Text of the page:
A few things I’ve learned about the design and environmental consulting business

Sep 29, 2008

As someone who has worked, studied, and written about this business for 28 years now, I thought today is as good as any day to share some of what I’ve learned. Here it goes: What you want to do is more important than what the market wants you to do. If you, or someone in your firm doesn’t have a passion for a client type, project type, or technical specialty, you won’t be successful doing it. Just because there’s a good market for it, doesn’t mean you should do it. I have seen more firms go wrong here than I care to admit! Charging more for what you do beats increased project management intensity every time. There’s a limit as to how efficient you can be. There’s only so much cost you can squeeze out of any project before you run out of costs to squeeze and the project’s quality suffers. Charging more for what you do is another thing. There’s really no limit what you can charge. If you can creatively find new ways to raise prices, you will be able to do a better job and be more profitable. Every company needs to work on its brand. The brand is so important. It transcends who you have working there and who you don’t. It makes the phone ring, allows you to get the best projects, and makes you more money now and when you exit the firm. Brand-building activities need to be front and center at all times. Most companies in this business still don’t get it when it comes to making their names a brand. Some of the best sellers are the least boisterous folks. I have a friend and client who just sold a $60 million-plus fee project— more than the firm did volume-wise last year. He sells like crazy and always has. But, he fits no stereotype. He is not an aggressive fast-talker type. He is a quiet introvert who is incredibly observant and can demonstrate his insight amazingly quickly. He shows he has great ideas and is worth listening to. People trust him. Building a new office building is an almost certain precursor to financial difficulties. I have seen this many times. The firm does incredibly well for a period of years and the next thing the owners decided to do is build a new building. And, as soon as they move in, the business falls apart— almost as if God is punishing them for their hubris. If you are successful, you’ll have your detractors. The best people in any field— or specialty— will always be resented by someone. People are jealous— envious— of your success. I got an e-mail the other day from a principal in a firm that directly competes with one whose board I serve on, where the author was attacking our CEO. It’s no coincidence that the author of the e-mail’s company has declined in size and stature whereas the one whose board I serve on has more than doubled in the same time period. He’s jealous— period— of the other firm’s success! Your firm must always be in a growth mode. Anything less and you are declining. Along with that decline, you’ll see a decline in employee morale and motivation. If that continues for too long, you’ll decline even further when people start jumping ship, further damaging your image and reputation in the markets you serve. Strive to be the best at what you do. The rewards are better fees, happier employees, and more satisfying projects. Not to mention job security in bad times. I’m out of space. Another thing I’ve learned over the past 28 years is when it’s time to go! Originally published 9/29/2008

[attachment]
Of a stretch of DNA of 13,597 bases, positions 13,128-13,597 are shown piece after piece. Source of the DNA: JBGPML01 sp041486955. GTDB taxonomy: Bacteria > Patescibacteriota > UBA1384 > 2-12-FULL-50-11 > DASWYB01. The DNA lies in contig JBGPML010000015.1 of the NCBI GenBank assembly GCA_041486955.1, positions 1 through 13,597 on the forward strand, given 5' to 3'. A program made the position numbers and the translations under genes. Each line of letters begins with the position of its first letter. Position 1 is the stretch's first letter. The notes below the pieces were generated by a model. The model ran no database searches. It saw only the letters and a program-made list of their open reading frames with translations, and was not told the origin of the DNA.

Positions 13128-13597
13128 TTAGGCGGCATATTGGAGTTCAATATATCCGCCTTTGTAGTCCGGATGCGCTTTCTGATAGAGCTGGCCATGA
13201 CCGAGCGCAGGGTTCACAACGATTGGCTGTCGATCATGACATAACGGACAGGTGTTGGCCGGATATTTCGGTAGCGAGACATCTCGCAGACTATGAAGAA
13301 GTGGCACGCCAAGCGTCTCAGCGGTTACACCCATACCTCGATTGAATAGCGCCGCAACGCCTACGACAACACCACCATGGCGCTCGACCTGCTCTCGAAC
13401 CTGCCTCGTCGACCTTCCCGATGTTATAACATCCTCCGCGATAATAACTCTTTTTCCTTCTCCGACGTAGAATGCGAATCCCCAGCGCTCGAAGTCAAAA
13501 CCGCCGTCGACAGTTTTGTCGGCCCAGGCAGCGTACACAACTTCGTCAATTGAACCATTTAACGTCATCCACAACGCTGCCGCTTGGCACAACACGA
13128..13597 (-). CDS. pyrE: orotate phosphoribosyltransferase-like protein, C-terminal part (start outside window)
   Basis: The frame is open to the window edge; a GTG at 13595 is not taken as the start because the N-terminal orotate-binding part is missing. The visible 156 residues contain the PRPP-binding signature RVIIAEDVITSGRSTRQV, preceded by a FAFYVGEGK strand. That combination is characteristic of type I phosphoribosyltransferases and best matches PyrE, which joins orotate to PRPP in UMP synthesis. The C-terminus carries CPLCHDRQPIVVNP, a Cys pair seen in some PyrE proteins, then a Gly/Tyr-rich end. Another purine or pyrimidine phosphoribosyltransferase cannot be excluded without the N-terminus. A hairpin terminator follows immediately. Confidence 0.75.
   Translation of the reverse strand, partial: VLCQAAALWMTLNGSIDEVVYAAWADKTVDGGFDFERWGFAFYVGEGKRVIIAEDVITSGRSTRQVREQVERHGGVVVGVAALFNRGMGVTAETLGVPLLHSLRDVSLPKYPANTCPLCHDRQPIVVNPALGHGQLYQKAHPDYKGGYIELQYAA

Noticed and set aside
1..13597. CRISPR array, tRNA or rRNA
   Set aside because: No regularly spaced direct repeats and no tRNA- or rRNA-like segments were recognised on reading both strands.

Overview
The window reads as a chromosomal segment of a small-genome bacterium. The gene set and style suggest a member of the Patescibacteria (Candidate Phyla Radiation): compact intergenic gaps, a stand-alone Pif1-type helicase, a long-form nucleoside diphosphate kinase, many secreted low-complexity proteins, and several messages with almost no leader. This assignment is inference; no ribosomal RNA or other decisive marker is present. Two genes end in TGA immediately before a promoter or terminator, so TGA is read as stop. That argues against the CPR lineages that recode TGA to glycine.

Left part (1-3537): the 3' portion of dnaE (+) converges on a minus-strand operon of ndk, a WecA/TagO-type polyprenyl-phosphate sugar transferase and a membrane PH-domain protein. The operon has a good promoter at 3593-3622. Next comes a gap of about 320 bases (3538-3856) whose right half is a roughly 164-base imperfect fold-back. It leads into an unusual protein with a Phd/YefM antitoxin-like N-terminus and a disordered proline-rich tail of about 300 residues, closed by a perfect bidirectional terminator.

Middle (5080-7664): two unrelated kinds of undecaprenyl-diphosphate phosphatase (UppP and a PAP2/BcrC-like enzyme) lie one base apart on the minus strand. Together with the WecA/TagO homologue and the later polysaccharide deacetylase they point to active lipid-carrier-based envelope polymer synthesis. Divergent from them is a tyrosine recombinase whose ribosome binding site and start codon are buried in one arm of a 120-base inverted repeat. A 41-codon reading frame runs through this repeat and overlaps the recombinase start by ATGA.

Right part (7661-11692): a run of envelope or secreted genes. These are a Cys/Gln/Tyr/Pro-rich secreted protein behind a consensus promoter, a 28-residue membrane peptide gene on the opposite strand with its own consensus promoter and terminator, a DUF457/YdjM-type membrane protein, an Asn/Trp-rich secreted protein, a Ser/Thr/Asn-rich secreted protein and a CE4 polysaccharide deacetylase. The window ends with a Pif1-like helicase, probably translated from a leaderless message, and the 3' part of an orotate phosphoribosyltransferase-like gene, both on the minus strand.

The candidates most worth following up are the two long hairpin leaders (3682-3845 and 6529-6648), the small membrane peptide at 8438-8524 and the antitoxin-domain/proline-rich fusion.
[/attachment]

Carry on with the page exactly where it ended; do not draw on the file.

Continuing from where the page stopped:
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Zweig Group, three times on the Inc. 500/5000 list, is the industry leader and premiere authority in AEC firm management and marketing, the go-to source for data and research, and the leading provider of customized learning and training. Zweig Group exists to help AEC firms succeed in a complicated and challenging marketplace through services that include: Mergers & Acquisitions, Strategic Planning, Valuation, Executive Search, Board of Director Services, Ownership Transition, Marketing & Branding, and Business Development Training. The firm has offices in Dallas and Fayetteville, Arkansas.